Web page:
Life Events Require a Fresh Look at Insurance Coverages

Life Events Require a Fresh Look at Insurance Coverages

I recently had the incredibly good fortune of getting married to my wonderful wife, Kat.  In addition to the name, address, and health insurance changes that came with this life event, I volunteered to get our auto and homeowners insurance policies and coverages melded and up to date.  Since I focus my practice on representing injury victims, as we were updating our policies, I kept an eye out for a number of insurance policy issues that I recently came across in my practice.

Arbitration for Underinsured (UIM) and Uninsured (UM) Motorist Coverage

One of the greatest, if not the greatest, protection that an injury victim has is his or her Seventh Amendment right to a jury trial.  If the negligent party’s insurer is unwilling to provide fair and reasonable compensation for the injuries and damage sustained, you can seek recourse from a jury of your peers.  This is also true if the negligent driver does not have sufficient, or any, insurance and you need to make an underinsured or uninsured motorist claim with your own insurance company.

However, the Seventh Amendment protection is disappearing in some automobile insurance policies that include provisions that require arbitration for uninsured and underinsured motorist claims.  As a result, if the injured person and his or her insurance company cannot agree as to whether UIM/UM coverage applies or the amount of damages, rather than a jury of your peers deciding the issues, a group of arbitrators (usually three) decides the issues.

It is easy to pass this issue off as an “only lawyers read the insurance policy” type of issue.  However, depending on the issues and type of injuries, having your claim limited to a three-person arbitration body with limited discovery, limited evidence and limited appellate review could have a huge influence on your injury claim.  Unfortunately, by the time a lawyer reads your insurance policy, it is often after the injuries have occurred, and it is too late for the injured party to make an informed choice.

Breed Restrictions and Limits for Dog Bites

In Wisconsin, there is statutory liability for an owner, harborer and keeper of a dog when a dog bite occurs.  Normally, insurance coverage for this type of incident falls under a homeowner’s or renter’s insurance policy.  Just as all UIM/UM policy provisions are not written the same, not all policy provisions involving dog bite liability are the same.  There are a number of insurance policies in Wisconsin that limit, or completely exclude, coverage for certain dog breeds.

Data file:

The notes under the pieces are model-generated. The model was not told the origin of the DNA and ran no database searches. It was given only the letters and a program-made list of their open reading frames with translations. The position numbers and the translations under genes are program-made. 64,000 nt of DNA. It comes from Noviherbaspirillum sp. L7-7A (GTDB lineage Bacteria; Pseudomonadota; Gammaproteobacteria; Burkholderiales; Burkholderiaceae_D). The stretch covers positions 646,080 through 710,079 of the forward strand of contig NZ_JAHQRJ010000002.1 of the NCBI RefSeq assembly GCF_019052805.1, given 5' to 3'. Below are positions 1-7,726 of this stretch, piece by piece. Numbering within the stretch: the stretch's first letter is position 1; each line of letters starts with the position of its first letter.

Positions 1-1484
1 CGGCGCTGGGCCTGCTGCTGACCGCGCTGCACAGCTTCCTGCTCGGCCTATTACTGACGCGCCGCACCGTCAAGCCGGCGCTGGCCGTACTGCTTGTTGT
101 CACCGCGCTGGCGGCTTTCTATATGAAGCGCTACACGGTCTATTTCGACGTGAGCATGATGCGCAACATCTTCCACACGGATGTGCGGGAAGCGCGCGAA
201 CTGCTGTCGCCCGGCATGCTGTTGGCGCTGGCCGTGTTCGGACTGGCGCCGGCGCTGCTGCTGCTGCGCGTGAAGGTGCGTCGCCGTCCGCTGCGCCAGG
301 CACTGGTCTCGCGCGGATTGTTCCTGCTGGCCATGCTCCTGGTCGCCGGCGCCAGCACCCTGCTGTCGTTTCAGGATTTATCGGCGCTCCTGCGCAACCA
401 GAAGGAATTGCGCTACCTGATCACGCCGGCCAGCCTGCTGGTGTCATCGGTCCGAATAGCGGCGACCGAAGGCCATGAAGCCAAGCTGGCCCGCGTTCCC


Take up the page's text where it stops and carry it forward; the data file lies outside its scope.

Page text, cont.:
Some insurance policies exclude coverage for bodily injury or property damage caused by what the policy defines as prohibited or excluded breeds of dogs, including mixed breeds.  If not excluded, some policies limit the amount of insurance to an amount that is much lower (e.g. $25,000 or $10,000) than the policy’s normal liability limit.  As such, if you or your family owns a dog, make sure to check your policy for any dog breed restrictions or limitations of coverage.  Fortunately, my new married life includes only a teacup Chihuahua, which I have yet to see listed as an excluded breed.

 

Seitz v. City of Prairie Du Chien

Recently, the Wisconsin Court of Appeals reaffirmed the wide-reaching nature of governmental immunity from negligence claims.  In Seitz v. City of Prairie Du Chien, a young girl was crossing a crosswalk which lines had become faded when she was struck by an automobile and injured.  Seitz alleged that the City was negligent because they had allowed the crosswalk paint to fade to the point where it was no longer visible to motorists.

On the basis of Wis. Stat. § 893.80(4), the Court of Appeals held that the City was immune.  Wisconsin Statute § 893.80(4) immunizes municipalities and their employees against liability for acts that involve the exercise of discretion and judgment.  The City did not have any written policies about how often the crosswalks should be repainted, and the City simply painted as needed based on the visual observations of its employees.  There was no statute, code, ordinance or rule that created a duty on the City to maintain its crosswalks.  The court held that crosswalk maintenance is a discretionary function.

Finally, the Seitz court evaluated whether one of the exceptions to governmental immunity – the known danger exception – applied.  In situations where the nature of the danger is so obvious and compelling, the public officer has no discretion not to act, and governmental immunity falls away.  The court considered that there were signs alerting drivers to the crosswalk and there was no evidence of prior accidents at the location.  The court concluded that the potential danger of faded crosswalk lines did not rise to the level of known and compelling danger.  The Court of Appeals held that the City was immune and dismissed Seitz’s claim against the City.